CS 725/825 - Information Visualization
Fall 2013: Tues/Thurs 1:30-2:45pm, E&CS 2120

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Tableau's data visualization software is provided through the Tableau for Teaching program.

InfoVis Lab

September 10-12, 2013

This lab will give you experience using Tableau, R, and d3 to create a variety of visualizations. The goal is to allow you to become familiar with these tools so that you are comfortable using them in your class assignments and final project.


Create a webpage to hold the results of your lab tasks.


The data file that you'll use comes from http://www.sports-reference.com/cfb/years/2012-passing.html and lists the stats for FBS college quarterbacks in 2012.

I've also added ODU's Taylor Heinicke as the last row for comparison and indicated his conference as CAA (stats from http://stats.washingtonpost.com/cfb/players.asp?id=203530)

data file - http://www.cs.odu.edu/~mweigle/cs725f13/passing-stats.csv
metadata - http://www.cs.odu.edu/~mweigle/cs725f13/passing-stats.txt

If you have questions about the data, ask!


We can use Tableau to get a quick look at the data, without the need for programming.

Use Tableau to create the following graphs:

  1. bar chart of passing yards per player (best displayed as a horizontal bar chart), with conference as color
  2. scatterplot of 2 interesting variables
  3. scatterplot of 2 interesting variables, split by conference
  4. one other interesting graph

For each graph, what insight does it provide? What other questions does it lead to?


R not only allows us to handle data and create graphs, but it also allows us to manipulate the data.

Use R to create the following graphs:

  1. scatterplot matrix of passing yards, passing TDs, passer rating, rushing yards, and rushing TDs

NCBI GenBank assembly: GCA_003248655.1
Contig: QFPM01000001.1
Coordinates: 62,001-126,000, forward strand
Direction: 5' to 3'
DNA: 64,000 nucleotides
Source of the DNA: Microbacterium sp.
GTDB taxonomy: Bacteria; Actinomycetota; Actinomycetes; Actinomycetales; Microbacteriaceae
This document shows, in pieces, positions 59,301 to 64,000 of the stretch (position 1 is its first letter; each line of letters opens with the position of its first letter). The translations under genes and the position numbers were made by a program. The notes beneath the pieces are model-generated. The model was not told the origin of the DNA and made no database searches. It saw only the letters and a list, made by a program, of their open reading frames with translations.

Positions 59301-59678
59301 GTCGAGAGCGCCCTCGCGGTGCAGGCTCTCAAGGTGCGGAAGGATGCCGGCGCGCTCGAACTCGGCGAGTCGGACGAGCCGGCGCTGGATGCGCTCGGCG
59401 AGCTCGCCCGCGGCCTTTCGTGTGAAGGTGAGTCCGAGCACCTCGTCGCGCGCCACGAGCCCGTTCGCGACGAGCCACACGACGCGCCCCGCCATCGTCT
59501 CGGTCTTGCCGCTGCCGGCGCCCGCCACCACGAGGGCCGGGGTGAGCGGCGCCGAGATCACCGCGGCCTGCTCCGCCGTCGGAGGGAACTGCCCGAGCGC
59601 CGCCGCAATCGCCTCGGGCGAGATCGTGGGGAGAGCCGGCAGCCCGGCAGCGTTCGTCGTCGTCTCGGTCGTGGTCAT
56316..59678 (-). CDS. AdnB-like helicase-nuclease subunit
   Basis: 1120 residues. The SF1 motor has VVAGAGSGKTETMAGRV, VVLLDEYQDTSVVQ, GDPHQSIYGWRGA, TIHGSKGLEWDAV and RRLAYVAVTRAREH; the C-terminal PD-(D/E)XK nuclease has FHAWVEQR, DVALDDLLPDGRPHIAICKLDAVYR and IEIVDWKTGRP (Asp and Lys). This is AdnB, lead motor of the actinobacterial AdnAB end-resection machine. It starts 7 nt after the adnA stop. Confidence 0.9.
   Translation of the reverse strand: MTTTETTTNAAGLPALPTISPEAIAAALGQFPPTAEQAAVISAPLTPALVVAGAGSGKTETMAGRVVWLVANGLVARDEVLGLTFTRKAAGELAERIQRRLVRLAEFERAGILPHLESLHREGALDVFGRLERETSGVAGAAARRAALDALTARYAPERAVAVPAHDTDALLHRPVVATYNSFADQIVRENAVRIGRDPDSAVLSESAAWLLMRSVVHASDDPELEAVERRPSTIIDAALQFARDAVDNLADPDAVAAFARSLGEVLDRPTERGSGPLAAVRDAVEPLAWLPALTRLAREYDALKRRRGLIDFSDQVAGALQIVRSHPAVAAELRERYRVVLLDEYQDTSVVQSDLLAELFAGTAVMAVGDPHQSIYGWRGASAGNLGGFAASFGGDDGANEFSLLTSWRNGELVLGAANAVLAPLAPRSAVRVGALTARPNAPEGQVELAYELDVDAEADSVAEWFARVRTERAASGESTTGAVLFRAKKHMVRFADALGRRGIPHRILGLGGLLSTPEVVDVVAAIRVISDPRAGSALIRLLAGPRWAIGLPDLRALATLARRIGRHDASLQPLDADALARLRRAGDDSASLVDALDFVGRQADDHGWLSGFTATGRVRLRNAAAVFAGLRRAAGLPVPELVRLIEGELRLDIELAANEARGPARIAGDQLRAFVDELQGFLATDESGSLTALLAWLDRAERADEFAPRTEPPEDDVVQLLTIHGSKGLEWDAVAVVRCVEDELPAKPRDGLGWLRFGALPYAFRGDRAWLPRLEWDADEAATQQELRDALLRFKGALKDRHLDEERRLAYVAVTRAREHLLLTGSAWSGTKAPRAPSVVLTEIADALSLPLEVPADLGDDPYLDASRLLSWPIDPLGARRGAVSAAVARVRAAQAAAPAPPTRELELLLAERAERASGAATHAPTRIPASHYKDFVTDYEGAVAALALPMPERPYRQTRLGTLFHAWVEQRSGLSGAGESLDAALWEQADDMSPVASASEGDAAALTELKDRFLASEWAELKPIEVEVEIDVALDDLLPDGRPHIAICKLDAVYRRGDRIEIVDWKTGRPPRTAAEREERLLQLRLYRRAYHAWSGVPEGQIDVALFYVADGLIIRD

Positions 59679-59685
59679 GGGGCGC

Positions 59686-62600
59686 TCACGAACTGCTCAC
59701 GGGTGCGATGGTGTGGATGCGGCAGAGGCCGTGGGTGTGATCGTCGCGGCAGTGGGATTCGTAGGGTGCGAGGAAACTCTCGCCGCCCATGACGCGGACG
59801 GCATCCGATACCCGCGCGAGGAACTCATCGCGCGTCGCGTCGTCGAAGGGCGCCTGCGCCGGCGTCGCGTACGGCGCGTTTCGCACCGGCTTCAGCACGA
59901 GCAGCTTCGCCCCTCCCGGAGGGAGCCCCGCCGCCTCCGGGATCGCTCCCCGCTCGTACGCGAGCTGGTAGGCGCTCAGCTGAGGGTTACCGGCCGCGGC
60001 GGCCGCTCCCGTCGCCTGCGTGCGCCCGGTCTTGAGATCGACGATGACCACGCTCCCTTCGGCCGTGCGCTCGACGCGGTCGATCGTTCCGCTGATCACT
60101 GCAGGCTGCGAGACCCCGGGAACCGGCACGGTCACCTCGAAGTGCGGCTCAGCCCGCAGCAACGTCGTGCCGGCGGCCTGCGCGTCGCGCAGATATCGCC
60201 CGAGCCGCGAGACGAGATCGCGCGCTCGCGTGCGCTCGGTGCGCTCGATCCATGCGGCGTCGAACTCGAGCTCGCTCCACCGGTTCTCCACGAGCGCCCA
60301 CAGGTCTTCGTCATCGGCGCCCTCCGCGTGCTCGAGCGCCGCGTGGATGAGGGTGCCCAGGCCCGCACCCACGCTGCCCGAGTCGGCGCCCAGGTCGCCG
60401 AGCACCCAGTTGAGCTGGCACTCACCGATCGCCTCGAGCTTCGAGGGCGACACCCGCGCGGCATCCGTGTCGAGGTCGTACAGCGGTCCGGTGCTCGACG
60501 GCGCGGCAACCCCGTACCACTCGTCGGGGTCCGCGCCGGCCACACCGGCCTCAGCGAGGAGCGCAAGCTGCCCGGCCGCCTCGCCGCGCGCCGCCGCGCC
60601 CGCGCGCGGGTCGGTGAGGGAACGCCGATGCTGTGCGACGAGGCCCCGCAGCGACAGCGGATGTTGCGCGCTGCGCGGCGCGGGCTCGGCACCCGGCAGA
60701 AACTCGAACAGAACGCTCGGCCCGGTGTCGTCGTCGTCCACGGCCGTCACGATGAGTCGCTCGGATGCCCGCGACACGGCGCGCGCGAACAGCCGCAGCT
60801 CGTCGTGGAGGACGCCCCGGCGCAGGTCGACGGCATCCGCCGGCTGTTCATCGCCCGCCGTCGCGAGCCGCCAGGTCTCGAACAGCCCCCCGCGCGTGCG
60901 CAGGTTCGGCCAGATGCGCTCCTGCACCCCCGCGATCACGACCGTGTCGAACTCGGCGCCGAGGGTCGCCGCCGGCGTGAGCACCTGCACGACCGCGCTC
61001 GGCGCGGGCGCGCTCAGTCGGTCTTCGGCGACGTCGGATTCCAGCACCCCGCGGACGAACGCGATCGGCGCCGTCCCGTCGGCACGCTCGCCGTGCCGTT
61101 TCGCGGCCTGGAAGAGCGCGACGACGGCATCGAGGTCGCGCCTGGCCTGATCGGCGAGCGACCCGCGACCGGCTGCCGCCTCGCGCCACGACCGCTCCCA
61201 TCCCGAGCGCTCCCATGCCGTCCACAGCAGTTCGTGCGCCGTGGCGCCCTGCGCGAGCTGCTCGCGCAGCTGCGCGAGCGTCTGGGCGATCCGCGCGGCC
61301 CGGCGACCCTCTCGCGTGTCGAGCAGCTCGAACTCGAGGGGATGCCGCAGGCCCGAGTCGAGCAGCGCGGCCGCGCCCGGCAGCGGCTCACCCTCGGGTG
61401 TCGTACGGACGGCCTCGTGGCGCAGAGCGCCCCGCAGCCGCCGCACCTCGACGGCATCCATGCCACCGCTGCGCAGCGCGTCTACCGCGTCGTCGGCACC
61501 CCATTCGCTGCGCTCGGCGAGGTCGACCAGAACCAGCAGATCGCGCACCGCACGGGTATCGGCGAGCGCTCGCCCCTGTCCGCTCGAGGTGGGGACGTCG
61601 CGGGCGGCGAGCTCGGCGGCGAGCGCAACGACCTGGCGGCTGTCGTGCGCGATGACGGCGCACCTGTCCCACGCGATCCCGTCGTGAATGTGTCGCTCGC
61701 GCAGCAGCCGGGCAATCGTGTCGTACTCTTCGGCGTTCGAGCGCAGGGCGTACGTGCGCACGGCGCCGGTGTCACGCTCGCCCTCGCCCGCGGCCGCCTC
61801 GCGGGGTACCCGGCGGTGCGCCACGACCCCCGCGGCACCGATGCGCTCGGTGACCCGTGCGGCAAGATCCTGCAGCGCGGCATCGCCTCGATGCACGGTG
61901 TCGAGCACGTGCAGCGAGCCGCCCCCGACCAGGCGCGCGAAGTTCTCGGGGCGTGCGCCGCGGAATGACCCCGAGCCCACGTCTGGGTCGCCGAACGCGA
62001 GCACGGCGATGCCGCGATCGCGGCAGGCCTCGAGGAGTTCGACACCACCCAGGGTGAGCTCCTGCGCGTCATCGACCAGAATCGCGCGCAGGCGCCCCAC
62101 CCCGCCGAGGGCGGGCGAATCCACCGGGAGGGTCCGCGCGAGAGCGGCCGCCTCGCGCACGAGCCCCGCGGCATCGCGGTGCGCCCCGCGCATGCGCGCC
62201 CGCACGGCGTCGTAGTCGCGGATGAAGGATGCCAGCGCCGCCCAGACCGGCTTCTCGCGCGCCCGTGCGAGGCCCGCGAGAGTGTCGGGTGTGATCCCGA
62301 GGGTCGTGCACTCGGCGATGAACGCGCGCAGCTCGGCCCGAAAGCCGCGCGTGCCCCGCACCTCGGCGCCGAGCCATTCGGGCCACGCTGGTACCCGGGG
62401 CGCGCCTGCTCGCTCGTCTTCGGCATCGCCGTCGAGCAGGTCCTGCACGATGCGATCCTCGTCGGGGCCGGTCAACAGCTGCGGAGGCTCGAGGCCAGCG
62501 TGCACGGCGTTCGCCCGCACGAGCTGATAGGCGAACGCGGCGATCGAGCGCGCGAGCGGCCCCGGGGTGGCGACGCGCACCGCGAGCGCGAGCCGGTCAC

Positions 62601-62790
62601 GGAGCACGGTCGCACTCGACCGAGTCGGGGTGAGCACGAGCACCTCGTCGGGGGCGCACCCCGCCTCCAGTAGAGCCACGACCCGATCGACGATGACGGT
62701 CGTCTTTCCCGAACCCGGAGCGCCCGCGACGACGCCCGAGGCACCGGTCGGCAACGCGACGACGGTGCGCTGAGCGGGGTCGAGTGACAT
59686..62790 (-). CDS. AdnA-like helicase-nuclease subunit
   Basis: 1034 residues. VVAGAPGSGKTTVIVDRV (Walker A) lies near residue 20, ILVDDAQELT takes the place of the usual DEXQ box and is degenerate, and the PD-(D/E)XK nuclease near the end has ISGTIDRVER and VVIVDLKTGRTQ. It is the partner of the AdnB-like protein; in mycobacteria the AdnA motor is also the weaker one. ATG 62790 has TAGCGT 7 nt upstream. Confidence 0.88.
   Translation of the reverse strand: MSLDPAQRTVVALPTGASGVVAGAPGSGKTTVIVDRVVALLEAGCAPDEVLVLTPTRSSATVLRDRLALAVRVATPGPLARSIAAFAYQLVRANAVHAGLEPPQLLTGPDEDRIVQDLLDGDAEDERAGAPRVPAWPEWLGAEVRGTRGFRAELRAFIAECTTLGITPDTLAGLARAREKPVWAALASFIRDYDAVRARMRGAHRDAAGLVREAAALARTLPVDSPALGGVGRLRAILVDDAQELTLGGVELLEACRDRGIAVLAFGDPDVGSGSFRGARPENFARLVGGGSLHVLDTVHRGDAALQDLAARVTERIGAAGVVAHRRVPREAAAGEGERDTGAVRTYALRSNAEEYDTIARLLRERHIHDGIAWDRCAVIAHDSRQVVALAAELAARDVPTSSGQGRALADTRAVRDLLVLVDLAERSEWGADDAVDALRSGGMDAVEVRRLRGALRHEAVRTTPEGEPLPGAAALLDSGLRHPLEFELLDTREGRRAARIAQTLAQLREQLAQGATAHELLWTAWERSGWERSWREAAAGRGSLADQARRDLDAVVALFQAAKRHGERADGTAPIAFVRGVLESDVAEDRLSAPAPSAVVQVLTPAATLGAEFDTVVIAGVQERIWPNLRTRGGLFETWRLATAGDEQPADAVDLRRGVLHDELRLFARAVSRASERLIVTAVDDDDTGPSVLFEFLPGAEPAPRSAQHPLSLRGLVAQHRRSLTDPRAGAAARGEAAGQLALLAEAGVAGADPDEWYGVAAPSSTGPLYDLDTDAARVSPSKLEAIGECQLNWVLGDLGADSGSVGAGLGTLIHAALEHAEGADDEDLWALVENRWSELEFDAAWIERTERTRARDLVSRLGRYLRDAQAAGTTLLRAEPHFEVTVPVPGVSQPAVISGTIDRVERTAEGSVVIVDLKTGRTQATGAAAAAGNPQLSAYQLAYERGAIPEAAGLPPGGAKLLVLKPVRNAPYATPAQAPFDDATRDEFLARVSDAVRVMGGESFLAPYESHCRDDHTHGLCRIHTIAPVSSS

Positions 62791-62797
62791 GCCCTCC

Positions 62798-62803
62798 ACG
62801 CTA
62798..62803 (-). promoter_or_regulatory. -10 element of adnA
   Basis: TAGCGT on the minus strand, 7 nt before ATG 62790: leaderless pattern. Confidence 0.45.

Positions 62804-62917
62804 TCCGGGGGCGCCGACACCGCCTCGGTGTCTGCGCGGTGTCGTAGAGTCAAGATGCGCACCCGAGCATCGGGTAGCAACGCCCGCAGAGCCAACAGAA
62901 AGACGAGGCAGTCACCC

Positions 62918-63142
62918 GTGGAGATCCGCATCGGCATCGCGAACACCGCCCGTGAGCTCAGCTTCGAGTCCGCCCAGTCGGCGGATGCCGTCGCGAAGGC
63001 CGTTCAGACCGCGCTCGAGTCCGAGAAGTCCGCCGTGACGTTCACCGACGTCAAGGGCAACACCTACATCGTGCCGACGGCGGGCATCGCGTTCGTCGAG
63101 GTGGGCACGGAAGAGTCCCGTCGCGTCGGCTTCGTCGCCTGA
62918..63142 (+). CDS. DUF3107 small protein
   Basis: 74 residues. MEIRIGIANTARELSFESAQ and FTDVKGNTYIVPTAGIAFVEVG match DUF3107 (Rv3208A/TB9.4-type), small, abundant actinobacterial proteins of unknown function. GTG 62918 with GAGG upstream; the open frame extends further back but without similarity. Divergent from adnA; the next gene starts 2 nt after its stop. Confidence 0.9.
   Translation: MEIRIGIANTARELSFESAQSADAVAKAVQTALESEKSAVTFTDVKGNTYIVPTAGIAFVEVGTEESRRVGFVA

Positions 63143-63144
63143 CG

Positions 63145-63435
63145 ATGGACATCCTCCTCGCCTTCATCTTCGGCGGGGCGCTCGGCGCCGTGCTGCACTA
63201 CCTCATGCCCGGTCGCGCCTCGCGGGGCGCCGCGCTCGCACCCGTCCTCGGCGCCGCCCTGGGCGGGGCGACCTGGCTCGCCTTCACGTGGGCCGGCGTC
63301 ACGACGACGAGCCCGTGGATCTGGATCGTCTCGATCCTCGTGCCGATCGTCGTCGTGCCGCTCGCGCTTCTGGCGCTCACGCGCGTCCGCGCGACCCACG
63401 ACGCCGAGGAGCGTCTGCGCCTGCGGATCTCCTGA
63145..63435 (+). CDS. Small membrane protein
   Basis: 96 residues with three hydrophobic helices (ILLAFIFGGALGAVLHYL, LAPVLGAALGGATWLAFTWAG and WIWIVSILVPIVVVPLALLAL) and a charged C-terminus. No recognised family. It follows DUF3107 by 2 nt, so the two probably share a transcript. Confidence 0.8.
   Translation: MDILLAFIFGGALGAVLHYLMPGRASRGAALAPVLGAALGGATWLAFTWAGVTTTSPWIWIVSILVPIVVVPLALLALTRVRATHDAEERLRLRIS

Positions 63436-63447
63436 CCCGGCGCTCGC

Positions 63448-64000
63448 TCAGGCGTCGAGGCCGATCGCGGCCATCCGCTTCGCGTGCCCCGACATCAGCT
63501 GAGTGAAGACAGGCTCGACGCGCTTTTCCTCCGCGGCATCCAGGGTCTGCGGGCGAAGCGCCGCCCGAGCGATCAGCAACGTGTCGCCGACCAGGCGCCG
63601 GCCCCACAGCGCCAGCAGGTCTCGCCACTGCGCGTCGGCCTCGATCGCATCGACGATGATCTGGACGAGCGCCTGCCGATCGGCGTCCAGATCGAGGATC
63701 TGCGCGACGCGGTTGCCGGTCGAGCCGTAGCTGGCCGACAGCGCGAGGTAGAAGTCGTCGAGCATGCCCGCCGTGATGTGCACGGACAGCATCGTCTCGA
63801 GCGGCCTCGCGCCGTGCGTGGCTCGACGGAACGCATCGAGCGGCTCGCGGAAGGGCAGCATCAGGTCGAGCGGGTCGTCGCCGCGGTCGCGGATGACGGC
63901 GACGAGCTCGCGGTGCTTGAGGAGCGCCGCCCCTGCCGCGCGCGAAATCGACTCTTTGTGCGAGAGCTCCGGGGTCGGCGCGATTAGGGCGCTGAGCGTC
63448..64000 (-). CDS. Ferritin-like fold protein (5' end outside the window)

2. use the gclus package to create a scatterplot matrix to color-code the scatterplots based on correlation
See http://www.statmethods.net/graphs/scatterplot.html. Your image should look something like this:
  1. bar chart of passing yards per player (best displayed as a horizontal bar chart), with conference as color
  2. bar chart of the average of one of the statistics for each conference

Did graph #2 help you gain any insights that you missed in graph #1?

rCharts can be used to create interactive R graphs. It provides a way to use several different JavaScript libraries to create the visualizations. They can all be exported to a webpage for sharing. The main github page at http://ramnathv.github.io/rCharts/ has examples of using several of these libraries.

Use rCharts to create the following interactive graphs and put the standalone interactive versions of each on your lab webpage:

  1. scatterplot of 2 interesting variables
  2. bar chart of the average of one of the statistics for each conference

You might want to look at these examples:


d3 is our high-powered tool to create customized interactive visualizations.

Create the following graphs in d3:

  1. Modify the scatterplot you created for HW 1 so that it uses the football data. Plot two interesting variables.
  2. Modify the bar chart example at http://bl.ocks.org/weiglemc/6041345 to use the football data and add some interactivity.
Show the average of one of the statistics for each conference. You may modify the data file before you load it into d3, or you may do the calculations with JavaScript.

Other Toolkit or Library

Use any other toolkit or library that we've talked about or that you've found to create at least one graph using the football data. You might want to use http://selection.datavisualization.ch/ to help you choose.

HW 3

Anything that you don't complete in class on Thursday, finish as HW 3 by next Tuesday (Sep 17).

If you worked in a group in class, each member of the group should create a lab webpage and be responsible for understanding what was involved in creating the graphs.